Meet a Toronto Mayor: George Gurnett
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Meet a Toronto Mayor: George Gurnett

A highly partisan rival of William Lyon Mackenzie who mellowed into a respected administrator.

Each month in the run-up to the municipal election on October 27, Torontoist will profile one of the 64 people who served as Mayor of Toronto—people who shaped the city, displayed colourful personalities, or managed to do both.

Portrait of George Gurnett, based on painting by Paul Kane.

Mayoral historian Victor Loring Russell observed that George Gurnett was “perhaps the man most devotedly involved in the early development of municipal government in Toronto.” During his nearly 30 years as councillor, mayor, and police magistrate, Gurnett gradually refocused his energies from fiery partisanship to city building.

Born in England around 1791-1792, Gurnett briefly lived in Virginia before moving to Upper Canada in 1826. The following year, he launched the Gore Gazette newspaper in Ancaster. Initially, he supported the left-leaning Reformers, but he soon became a mouthpiece for the Family Compact–backed Tories. His support extended to involvement in the tarring and feathering of a local Reform candidate in 1828.

A frequent editorial target was rival publisher William Lyon Mackenzie. Though they were amicable during Gurnett’s early days in Ancaster, they soon insulted each other in their papers—Gurnett stated that Mackenzie lacked “principle, honour and decency,” while Mackenzie declared, “George is quite crazy, that’s for certain!” Their feud continued when Gurnett moved to York in 1829, where he relaunched his paper as the Courier of Upper Canada. Gurnett was merciless toward his political opponents—in the wake of brawls between Reformers and Tories in 1832, Gurnett referred to a group led by Hogg’s Hollow namesake James Hogg as “a herd of the swine of Yonge Street.”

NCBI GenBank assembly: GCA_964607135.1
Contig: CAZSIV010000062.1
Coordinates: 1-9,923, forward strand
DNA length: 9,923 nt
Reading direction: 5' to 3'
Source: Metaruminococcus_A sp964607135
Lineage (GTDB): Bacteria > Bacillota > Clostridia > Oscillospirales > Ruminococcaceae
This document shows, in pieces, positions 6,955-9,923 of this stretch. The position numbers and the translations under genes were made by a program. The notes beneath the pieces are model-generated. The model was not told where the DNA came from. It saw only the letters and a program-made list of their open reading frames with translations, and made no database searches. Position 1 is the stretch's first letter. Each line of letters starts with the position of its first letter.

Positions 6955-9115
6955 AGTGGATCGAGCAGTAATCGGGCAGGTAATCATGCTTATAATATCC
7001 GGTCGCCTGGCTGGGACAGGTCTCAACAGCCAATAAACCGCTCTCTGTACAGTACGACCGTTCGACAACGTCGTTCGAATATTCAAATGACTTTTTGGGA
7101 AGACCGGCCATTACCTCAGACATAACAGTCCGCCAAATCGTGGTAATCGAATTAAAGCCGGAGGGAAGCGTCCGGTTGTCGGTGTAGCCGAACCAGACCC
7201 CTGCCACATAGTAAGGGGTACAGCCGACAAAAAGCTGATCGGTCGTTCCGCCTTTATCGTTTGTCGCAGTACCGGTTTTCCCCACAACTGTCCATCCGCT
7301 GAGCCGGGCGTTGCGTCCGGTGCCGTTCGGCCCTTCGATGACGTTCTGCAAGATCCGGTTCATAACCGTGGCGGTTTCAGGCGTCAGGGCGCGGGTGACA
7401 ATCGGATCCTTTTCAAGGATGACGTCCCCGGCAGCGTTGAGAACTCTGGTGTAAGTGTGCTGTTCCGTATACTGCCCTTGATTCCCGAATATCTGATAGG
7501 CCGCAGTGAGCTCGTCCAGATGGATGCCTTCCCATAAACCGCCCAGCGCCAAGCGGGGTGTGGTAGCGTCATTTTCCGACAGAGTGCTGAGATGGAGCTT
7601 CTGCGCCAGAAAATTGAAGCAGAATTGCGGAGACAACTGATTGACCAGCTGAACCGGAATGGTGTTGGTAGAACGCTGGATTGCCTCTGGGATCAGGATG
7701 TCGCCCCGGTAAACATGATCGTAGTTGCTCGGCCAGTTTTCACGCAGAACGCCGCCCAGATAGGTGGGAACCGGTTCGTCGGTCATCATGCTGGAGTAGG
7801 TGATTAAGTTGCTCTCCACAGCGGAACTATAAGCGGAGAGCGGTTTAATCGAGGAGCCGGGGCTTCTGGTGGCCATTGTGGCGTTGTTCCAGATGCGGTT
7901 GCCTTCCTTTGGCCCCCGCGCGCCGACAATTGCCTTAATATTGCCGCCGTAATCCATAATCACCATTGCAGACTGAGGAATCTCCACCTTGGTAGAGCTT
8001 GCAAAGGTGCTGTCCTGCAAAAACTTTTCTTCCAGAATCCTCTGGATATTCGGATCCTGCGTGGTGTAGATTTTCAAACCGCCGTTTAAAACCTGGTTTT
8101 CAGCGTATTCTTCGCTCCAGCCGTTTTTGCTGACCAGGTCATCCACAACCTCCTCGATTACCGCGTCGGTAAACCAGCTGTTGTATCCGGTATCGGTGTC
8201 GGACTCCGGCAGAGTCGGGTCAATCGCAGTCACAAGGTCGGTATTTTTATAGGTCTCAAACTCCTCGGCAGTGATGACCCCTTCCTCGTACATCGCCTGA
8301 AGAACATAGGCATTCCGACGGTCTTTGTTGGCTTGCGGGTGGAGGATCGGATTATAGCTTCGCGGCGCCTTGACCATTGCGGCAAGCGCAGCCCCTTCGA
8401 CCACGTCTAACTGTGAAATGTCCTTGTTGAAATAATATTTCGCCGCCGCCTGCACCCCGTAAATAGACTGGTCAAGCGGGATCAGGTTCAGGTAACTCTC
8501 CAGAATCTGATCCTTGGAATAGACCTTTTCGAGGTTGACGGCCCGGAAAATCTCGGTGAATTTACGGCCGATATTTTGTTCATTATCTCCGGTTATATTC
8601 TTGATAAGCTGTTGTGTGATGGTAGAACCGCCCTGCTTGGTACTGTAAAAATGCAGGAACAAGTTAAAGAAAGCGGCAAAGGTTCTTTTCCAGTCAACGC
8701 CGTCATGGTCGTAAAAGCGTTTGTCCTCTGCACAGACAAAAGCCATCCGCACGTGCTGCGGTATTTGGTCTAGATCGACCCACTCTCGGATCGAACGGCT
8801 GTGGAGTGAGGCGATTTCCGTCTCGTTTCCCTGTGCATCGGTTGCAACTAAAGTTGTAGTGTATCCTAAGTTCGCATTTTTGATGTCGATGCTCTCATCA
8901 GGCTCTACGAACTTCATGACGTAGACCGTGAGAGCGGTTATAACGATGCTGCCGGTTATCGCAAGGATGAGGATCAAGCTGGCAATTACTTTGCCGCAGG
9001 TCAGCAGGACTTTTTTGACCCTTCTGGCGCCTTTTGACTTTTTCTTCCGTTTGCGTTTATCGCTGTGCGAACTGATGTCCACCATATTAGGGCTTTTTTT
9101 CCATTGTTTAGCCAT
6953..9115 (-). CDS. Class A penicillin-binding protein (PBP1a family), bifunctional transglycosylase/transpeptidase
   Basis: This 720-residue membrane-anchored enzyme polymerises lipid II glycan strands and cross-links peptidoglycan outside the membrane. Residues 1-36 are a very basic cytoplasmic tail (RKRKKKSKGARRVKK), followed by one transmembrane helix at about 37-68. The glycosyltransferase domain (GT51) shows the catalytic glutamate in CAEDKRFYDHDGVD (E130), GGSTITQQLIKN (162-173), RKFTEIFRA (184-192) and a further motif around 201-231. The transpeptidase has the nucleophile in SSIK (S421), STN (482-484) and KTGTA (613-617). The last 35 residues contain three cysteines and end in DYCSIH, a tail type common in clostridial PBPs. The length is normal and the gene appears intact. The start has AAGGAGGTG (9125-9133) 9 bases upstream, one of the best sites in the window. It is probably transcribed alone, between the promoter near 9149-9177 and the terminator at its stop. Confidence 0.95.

Relations between Gurnett and Mackenzie remained frosty when both were elected to Toronto’s inaugural city council in 1834. Gurnett would represent St. George’s Ward (whose initial boundaries were Bathurst Street, King Street, Yonge Street, and the lake) for the next 17 years. While the Reform majority placed Mackenzie in the mayor’s chair, Gurnett led the opposition. Their combativeness reached new heights during a November 1834 debate over hiring a new city clerk. Gurnett complained that the recommended candidate was an outsider from Kingston unfamiliar to the rest of council. He suggested a Toronto resident should fill the post, precipitating an argument with the mayor. While Reform councillors requested calm, Mackenzie ruled Gurnett out of order and repeatedly asked him to sit down. Gurnett refused, prompting Mackenzie to have him taken into custody. A Tory motion to allow Gurnett to sit down failed. Gurnett’s punishment? He was forced to listen to a 15-minute lecture from Mackenzie, after which Gurnett’s allies fled the council chamber. Repeated failures to meet quorum over the next few meetings effectively brought council’s first term to an end.